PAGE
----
Boot Barn CEO says sales boost from return of concerts, rodeos is 'still in front of us'

Key Points
  • Boot Barn CEO Jim Conroy expects to see a sales lift in the coming months from the return of country music concerts, rodeos and fairs.
  • "All of that tailwind, to be honest, is still in front of us," Conroy told CNBC on Tuesday.
  • Shares of Boot Barn have already soared more than 86% so far this year.
Boot Barn president and CEO on growth and state of consumer

Boot Barn President and CEO Jim Conroy told CNBC on Tuesday that the Western-lifestyle retailer has yet to experience the full benefits of the U.S. economy reopening from pandemic-era disruptions.

In an interview on "Power Lunch," Conroy said the return of concerts and rodeos, as well as county and state fairs, will surely lift Boot Barn's sales in the coming months. However, the executive said it's not the sole reason for recent strong results.

"On our most recent earnings call, we called out growth over two years ago up 60% in total sales, and that's really prior to all the country music artists starting to tour again, and the events and rodeos beginning to emerge," Conroy said. "All of that tailwind, to be honest, is still in front of us."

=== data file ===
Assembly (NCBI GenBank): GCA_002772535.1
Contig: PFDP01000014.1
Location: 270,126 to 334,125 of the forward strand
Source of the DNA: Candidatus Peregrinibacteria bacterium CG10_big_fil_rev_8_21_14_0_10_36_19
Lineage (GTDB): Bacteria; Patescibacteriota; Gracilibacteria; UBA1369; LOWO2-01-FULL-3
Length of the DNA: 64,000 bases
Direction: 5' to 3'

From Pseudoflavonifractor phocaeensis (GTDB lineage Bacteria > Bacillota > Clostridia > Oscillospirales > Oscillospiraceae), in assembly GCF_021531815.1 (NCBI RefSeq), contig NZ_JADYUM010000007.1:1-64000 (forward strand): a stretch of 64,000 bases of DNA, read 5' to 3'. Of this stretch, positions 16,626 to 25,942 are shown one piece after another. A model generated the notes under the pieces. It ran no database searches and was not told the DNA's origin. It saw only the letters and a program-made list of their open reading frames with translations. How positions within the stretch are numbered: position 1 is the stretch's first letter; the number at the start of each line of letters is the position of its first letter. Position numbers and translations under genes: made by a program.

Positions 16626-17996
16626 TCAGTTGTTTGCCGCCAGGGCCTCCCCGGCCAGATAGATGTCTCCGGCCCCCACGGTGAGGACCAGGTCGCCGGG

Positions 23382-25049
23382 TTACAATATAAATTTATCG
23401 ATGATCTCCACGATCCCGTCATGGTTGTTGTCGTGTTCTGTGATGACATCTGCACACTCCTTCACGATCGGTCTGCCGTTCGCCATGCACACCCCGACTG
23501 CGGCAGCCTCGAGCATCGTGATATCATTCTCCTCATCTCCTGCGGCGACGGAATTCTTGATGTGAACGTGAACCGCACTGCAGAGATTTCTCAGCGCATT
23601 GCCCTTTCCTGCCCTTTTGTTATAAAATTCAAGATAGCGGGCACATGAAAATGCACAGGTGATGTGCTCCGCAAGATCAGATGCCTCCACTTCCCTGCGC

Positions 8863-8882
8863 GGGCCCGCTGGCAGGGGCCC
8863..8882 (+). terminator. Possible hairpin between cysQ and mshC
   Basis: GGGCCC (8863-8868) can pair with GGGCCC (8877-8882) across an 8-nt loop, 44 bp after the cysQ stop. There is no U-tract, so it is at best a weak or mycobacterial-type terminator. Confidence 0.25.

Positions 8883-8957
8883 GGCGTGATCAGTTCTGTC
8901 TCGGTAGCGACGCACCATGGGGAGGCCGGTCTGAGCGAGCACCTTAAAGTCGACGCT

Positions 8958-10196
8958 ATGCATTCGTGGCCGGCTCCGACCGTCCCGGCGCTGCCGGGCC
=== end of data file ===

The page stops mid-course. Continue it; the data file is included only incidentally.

Shares of California-based Boot Barn have been on a tear so far this year, soaring more than 86%. For comparison, the small cap Russell 2000 Index — in which Boot Barn is a component — has advanced 16.3% year to date.

Boot Barn shares are up 259% in the past 12 months, compared with the Russell 2000's gain of 60%.

Citigroup upgraded the stock to buy from neutral last week, pointing to the rise in oil prices — and its positive economic benefits in regions where Boot Barn has exposure — as one reason the stock could see further upside.

Citi analyst Steven Zaccone put a $92 price target on the stock. It closed Tuesday's session up 4.4% to $81.16, while setting an intraday all-time high dating back to its IPO in 2014.

Of the 10 analyst ratings available on FactSet, six have a buy on Boot Barn and four have a hold.

Conroy, who has led Boot Barn for nearly a decade, said the retailer has seen its sales mix evolve in recent months, as the Covid pandemic progressed.

"Over the last few quarters, we've gone from extremely functional selling to much more a combination of functional and discretionary, so we've seen a nice uptick in men's and ladies' denim, men's and ladies' Western boots kind of joining the growth we've seen for the last year-plus in work boots and work apparel."

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